*Contact these groups and ministries and tell them what the purpose of your group is.  Ask if they would be interested in building a relationship.  This might work better if you are in the process of planning for an event you believe they would be interested in co-sponsoring or helping with.

You can also build membership by word of mouth, and through events. The more you are seen around campus the more you will be recognized. Make your presence known!

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What events can we host?

In the early stages of your group, it is important to brainstorm as to what the purpose of your group will be. Do you want it to be a group that puts on events, provides information, volunteers, and/or increases student activism?

It's best to diversify.  For instance, do some fun events, such as group hikes, while also hosting informational nights about important issues.

But no matter what, do not forget that you are a CHRISTIAN environmental club.  Don't get lost in the environmental side and forget your niche- that you are Christians who care for God’s creation, because no one else fills this space.

There are three main categories of events that your group can put on: nature appreciation, scripture-based, and activism/issue events.

Nature appreciation events

*These are fun events that help to spread your club name on campus, while beginning to discuss loving creation.

*Examples: hikes, camping, rafting, and stargazing, followed with a discussion, bible study, or prayer time.

Scripture-based events

*These events focus on teaching Christians that they are called to care for God’s creation.

*Example: Have a night that highlights important biblical scriptures that calls us to be good stewards.  You can follow with a discussion or forum to further dive into our role.

Activism/Issue nights

*Similar to what secular environmental groups are hosting, so don’t let them be central to your group’s purpose.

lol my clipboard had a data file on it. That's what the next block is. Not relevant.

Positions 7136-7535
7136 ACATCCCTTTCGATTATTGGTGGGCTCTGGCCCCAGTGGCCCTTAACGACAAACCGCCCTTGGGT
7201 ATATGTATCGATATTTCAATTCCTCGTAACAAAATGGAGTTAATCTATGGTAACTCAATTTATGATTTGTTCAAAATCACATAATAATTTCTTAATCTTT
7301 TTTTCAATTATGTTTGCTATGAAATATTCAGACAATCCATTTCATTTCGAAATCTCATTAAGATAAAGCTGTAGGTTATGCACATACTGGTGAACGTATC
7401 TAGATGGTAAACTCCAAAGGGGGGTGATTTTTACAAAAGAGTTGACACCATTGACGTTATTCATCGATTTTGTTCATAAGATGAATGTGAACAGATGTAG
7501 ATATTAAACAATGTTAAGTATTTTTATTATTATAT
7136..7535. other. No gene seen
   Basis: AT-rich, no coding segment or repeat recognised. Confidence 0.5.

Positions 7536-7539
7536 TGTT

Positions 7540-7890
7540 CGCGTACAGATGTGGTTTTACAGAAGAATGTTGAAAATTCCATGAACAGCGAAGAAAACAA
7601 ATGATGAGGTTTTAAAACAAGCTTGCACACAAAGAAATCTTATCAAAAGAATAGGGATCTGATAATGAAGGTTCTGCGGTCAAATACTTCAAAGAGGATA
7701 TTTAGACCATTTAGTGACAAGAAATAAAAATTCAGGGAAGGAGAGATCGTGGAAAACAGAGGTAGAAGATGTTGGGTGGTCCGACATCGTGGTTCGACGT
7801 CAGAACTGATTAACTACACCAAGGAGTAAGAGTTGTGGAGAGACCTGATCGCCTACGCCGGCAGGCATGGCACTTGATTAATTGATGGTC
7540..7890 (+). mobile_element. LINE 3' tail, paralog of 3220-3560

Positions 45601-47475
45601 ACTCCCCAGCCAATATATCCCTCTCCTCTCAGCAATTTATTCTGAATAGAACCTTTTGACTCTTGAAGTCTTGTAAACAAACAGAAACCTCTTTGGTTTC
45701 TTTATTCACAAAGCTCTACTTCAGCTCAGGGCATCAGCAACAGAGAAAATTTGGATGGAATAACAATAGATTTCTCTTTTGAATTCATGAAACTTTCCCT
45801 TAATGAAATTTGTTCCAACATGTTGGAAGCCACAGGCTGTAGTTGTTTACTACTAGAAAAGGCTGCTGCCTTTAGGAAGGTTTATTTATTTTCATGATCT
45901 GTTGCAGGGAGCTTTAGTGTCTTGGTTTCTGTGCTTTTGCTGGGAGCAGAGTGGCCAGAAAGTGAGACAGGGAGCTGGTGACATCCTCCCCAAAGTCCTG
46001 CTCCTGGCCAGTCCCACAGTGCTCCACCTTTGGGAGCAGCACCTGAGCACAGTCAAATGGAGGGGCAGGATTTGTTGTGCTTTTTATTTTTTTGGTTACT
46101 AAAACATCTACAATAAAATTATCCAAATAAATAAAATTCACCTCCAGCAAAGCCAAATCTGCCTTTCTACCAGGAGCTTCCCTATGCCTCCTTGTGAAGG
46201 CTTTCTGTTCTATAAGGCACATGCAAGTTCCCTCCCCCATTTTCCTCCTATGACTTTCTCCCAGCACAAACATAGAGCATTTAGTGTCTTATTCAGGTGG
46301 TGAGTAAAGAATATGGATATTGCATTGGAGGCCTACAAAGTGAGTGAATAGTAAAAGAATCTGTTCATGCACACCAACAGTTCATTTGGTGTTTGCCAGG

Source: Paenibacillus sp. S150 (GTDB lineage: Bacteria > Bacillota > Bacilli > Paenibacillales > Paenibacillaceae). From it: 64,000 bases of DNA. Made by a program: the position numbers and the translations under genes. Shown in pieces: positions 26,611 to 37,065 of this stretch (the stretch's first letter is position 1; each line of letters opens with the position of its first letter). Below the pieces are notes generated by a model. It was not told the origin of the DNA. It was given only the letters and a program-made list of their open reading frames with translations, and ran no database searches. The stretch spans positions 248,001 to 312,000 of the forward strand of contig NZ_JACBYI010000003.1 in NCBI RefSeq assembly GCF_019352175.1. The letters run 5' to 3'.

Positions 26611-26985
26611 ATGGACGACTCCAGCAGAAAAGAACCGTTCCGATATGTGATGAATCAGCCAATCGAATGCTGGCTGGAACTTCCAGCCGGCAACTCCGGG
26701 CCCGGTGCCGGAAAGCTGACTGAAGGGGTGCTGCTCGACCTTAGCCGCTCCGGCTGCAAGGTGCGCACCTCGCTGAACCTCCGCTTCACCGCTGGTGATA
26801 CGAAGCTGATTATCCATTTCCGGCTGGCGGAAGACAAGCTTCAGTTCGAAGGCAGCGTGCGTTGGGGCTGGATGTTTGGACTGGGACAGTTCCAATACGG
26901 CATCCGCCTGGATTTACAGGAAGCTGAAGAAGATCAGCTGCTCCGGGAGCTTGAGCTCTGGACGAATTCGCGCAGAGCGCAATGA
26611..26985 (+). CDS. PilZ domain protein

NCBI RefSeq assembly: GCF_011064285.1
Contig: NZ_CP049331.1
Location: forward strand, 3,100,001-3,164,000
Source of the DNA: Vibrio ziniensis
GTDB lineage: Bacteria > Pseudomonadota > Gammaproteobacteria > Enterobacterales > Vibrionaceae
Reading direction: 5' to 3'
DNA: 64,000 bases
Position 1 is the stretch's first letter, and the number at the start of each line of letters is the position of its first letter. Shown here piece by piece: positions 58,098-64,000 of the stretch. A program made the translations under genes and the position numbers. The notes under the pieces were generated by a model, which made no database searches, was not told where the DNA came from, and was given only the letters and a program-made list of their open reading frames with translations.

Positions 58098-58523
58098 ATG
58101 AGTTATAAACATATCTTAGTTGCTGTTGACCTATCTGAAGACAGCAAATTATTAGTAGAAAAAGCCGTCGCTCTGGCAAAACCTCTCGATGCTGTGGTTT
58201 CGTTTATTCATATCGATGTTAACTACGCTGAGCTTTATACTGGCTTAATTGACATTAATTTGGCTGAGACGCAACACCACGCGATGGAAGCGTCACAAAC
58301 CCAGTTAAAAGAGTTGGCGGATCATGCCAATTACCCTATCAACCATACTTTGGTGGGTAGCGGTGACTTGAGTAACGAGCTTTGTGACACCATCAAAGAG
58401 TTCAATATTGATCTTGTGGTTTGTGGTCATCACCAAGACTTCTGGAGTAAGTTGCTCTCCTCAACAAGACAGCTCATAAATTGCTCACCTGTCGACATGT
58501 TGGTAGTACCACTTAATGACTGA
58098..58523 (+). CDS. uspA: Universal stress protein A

*These events allow your group to take your message and apply it to the real world.

*Look for current and hot issues- usually issues that are being addressed in Congress.

*You can contact environmental clubs to co-sponsor events and environmental non-profits for information and resources.

*You can watch documentaries, host speakers, write to local congresspersons, or take a trip to advocate.

*But be careful when diving into politics. You could turn off prospective members by leaning to much to one side of the political fence.  Make sure that whatever action you take it is based on environmental stewardship, not on individual political beliefs.  Make sure that your club acts based on issues, not politics.

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How do we promote events?

Nothing is worse than spending a lot of time planning an event and having no one show up. This is why it is important to promote your event the best you can.

*At your event, try to offer something enticing, such as free coffee, food, cool music, anything that will give someone more incentive to show up.

*Make fliers, posters, and handouts.  Find out where you can hang these around campus or where you can pass out handouts for your event.  When doing your poster, make sure it is easy to read!

*Create a club email, through yahoo or gmail, in order to make it easy to get in touch with members. Send out emails about all your events, but be aware of spam filters that block your announcements.

*Use an online group like Facebook to send out messages about your event and post the information on your group’s page.

*Contact other Christian ministries and/or environmental clubs to see if they will spread the news of your event to their members. Or if the groups have upcoming events or meetings, ask if you could make a short announcement.

*Ask professors if you could announce the event in class, and see if they will offer students extra credit to attend.

*Ask around: tell friends, classmates, professors, anyone who might be interested. And make sure to remind them of the event.